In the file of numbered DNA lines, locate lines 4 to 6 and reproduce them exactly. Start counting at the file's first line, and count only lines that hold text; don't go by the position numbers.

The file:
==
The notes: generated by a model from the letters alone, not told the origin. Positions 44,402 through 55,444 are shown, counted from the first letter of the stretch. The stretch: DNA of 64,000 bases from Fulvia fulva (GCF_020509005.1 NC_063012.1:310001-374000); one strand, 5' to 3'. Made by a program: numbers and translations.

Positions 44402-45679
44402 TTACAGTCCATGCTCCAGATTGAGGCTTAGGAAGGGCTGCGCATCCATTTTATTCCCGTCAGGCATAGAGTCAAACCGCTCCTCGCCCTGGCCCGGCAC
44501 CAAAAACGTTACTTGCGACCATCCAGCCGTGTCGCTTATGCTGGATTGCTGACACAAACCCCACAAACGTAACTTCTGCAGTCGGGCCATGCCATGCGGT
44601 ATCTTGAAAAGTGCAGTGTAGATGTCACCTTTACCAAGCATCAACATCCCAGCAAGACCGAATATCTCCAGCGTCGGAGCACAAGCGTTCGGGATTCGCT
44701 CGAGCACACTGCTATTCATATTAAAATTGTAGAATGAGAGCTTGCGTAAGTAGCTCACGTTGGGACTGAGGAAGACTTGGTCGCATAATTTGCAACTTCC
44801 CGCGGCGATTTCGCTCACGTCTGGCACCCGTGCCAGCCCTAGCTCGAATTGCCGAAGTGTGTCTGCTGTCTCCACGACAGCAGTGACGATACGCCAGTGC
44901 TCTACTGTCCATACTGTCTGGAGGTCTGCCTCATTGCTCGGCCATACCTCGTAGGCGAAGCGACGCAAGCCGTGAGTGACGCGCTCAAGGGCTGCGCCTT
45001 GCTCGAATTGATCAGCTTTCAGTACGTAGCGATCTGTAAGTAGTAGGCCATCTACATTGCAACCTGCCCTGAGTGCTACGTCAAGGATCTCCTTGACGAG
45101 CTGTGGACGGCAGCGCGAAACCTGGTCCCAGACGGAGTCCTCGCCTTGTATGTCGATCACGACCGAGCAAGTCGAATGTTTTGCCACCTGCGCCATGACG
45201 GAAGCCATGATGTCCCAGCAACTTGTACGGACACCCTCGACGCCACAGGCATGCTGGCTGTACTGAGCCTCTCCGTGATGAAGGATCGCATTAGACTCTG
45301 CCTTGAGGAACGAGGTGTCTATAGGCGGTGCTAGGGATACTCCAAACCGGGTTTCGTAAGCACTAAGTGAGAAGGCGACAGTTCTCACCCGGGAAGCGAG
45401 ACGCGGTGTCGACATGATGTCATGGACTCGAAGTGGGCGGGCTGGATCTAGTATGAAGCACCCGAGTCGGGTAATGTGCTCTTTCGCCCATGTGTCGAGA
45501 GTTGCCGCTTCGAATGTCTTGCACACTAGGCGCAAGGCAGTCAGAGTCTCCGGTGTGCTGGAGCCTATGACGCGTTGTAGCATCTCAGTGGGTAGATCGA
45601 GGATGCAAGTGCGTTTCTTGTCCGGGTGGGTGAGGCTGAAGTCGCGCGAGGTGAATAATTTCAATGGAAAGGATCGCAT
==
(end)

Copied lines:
44501 CAAAAACGTTACTTGCGACCATCCAGCCGTGTCGCTTATGCTGGATTGCTGACACAAACCCCACAAACGTAACTTCTGCAGTCGGGCCATGCCATGCGGT
44601 ATCTTGAAAAGTGCAGTGTAGATGTCACCTTTACCAAGCATCAACATCCCAGCAAGACCGAATATCTCCAGCGTCGGAGCACAAGCGTTCGGGATTCGCT
44701 CGAGCACACTGCTATTCATATTAAAATTGTAGAATGAGAGCTTGCGTAAGTAGCTCACGTTGGGACTGAGGAAGACTTGGTCGCATAATTTGCAACTTCC